In driving the animals and the money out of the temple, Jesus is driving out the distractions. He’s creating a clear path between humanity and God. You don’t need all this other stuff to worship God. You simply need a willing heart, a willing voice, and community with which to gather. The where, when, and how of all that is just details, details that we cannot allow to become the main thing.
In addition to driving out the distractions, Jesus drives out one more thing in this passage: himself—which is to say, God. If the temple is supposedly the place where God resides, then in Jesus God has broken out of the temple. Later in the gospel, Jesus will say to the Father, “The glory that you have given me I have given them, so that they may be one, as we are one, I in them and you in me” (John 17:22-23a). If God resides in Jesus, and Jesus resides in us, then God no longer lives in the Temple. God has been driven out and now God is on the loose—and this is good news, because now we can experience the living God any time and any place, right there, within ourselves and our neighbors.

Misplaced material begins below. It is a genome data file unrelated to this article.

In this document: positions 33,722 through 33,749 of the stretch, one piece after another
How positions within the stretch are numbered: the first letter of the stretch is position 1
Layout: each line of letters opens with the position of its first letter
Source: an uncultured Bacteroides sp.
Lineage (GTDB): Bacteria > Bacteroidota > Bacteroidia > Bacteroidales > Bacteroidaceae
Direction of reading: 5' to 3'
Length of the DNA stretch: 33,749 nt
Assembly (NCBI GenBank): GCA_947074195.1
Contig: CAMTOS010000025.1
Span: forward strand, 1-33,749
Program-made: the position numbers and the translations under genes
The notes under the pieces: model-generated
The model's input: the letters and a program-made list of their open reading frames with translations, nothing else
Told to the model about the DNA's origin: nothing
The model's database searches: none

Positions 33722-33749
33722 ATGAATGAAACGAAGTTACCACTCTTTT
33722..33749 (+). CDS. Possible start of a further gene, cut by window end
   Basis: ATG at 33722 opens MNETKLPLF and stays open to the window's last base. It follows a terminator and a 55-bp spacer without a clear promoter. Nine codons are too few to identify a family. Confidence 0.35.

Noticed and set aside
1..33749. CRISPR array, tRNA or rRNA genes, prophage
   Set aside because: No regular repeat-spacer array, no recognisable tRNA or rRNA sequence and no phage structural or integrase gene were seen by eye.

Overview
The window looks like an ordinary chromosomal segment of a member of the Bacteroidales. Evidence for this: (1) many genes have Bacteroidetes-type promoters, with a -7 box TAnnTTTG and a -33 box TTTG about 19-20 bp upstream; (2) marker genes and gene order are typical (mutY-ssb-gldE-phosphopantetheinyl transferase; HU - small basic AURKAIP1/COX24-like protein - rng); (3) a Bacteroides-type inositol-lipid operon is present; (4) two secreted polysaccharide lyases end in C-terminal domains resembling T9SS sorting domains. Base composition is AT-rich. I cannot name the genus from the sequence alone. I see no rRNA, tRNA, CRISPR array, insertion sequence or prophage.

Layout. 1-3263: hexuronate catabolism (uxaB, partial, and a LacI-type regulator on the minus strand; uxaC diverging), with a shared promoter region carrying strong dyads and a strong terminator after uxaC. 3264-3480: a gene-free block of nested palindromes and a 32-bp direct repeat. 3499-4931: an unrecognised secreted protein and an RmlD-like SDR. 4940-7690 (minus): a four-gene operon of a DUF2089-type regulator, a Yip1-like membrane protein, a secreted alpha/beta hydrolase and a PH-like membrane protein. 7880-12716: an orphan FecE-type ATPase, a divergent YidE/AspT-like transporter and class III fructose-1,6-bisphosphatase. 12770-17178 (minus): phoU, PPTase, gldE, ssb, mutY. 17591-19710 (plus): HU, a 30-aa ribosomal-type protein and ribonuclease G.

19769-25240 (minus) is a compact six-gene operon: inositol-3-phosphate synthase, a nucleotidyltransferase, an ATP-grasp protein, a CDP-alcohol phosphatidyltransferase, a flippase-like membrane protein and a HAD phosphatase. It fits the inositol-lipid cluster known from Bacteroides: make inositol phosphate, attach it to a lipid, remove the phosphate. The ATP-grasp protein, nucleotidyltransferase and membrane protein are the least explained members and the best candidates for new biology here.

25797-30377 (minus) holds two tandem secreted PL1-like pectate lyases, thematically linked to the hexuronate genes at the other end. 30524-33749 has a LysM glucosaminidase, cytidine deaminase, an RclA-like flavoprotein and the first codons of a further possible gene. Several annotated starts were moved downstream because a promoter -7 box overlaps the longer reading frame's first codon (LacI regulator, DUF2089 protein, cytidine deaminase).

God drives God’s self out of the temple so that God can be right with us at all times. There are no more distractions. There are no more barriers. God has driven those out too. The way to God lies within you and within your neighbor.
Everything else is just details.
 Peter Rollins, How (Not) to Speak of God